Domestic Abuse: Males

Home Office written question – answered on 2nd June 2021.

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Photo of Andrea Jenkyns Andrea Jenkyns Conservative, Morley and Outwood

To ask the Secretary of State for the Home Department, what steps her Department is taking to encourage male victims of domestic abuse to seek support and report that abuse to the police.

Photo of Victoria Atkins Victoria Atkins The Parliamentary Under-Secretary of State for the Home Department

This Government is committed to protecting and supporting all victims of domestic abuse, regardless of gender. That is why we recently passed the landmark Domestic Abuse Act, which includes a new definition of domestic abuse in recognition that around one third of domestic abuse victims are male. Additionally, the Statutory Guidance that will accompany the Act will address the impact on male victims and their unique needs and barriers to accessing support. We will be publishing this guidance for consultation shortly.

Since 2016/18 the Home Office has provided funding of over £160,000 per year to the Men’s Advice Line run by Respect which supports and advises male victims of domestic abuse. Additional funding of £151,000 was provided to further bolster the helpline during the pandemic.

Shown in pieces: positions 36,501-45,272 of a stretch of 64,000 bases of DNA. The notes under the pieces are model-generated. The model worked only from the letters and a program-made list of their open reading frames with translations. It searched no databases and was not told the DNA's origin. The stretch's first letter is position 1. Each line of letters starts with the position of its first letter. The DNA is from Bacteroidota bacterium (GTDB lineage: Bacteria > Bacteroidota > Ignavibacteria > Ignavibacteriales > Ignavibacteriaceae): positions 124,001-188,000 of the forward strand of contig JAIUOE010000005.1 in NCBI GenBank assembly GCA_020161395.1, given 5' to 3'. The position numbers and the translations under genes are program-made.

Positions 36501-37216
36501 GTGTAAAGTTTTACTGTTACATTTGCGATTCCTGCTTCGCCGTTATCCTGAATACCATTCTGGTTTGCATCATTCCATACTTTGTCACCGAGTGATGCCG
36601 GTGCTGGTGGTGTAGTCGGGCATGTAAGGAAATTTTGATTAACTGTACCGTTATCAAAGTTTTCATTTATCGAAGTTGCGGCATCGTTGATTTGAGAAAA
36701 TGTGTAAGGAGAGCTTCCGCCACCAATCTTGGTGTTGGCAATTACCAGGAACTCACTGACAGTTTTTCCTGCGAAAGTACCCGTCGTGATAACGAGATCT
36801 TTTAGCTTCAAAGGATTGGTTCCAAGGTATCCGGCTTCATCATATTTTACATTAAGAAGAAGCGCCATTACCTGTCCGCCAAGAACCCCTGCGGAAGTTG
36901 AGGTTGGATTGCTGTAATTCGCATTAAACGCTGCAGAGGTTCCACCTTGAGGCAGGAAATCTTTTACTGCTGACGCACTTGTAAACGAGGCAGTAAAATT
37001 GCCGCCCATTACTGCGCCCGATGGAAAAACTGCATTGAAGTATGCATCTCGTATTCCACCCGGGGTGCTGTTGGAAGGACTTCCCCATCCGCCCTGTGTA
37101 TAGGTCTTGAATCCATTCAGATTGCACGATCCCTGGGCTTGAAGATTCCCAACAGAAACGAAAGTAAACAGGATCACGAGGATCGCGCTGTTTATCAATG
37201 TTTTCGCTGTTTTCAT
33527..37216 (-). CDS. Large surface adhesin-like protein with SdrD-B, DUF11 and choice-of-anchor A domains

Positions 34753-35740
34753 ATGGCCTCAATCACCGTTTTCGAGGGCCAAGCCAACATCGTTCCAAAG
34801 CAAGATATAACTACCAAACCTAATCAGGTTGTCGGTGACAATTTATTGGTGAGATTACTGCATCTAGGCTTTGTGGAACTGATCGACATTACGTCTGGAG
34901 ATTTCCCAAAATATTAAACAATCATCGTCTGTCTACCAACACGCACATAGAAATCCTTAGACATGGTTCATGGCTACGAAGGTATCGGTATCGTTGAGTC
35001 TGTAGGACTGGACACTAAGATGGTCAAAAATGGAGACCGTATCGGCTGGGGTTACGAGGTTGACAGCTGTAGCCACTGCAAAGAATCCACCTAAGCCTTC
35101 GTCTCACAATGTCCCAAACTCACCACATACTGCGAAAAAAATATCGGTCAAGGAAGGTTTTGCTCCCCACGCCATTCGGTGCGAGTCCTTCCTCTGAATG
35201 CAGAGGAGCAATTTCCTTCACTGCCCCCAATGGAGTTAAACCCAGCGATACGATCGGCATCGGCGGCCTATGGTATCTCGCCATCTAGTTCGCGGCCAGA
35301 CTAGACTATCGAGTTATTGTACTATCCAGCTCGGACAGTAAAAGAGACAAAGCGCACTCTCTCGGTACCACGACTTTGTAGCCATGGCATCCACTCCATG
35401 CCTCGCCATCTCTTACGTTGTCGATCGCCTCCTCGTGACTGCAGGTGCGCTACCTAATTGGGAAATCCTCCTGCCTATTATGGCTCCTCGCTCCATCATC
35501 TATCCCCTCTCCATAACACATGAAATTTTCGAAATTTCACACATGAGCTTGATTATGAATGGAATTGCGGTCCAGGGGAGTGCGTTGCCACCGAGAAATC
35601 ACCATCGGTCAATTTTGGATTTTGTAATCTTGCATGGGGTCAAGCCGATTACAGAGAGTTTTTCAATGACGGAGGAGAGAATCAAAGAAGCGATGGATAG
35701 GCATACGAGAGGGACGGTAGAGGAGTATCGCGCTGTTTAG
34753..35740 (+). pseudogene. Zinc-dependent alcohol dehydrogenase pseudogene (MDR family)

In March 2019 the Home Office published the Male Victims Position Statement which sets out 12 specific commitments to better enable male victims and survivors to come forward and receive necessary support, and to tackle offenders. A copy of the statement can be found here https://www.gov.uk/government/news/government-unveils-commitments-to-tackle-abuse-against-men

Specific advice has been published on gov.uk for domestic abuse victims during COVID-19 directing them to a range of specialist organisations, including those supporting male victims.

We launched the Ask for ANI Codeword Scheme in January, in which 5,000 pharmacies are now participating. This scheme has already helped victims flee abuse, including male victims.

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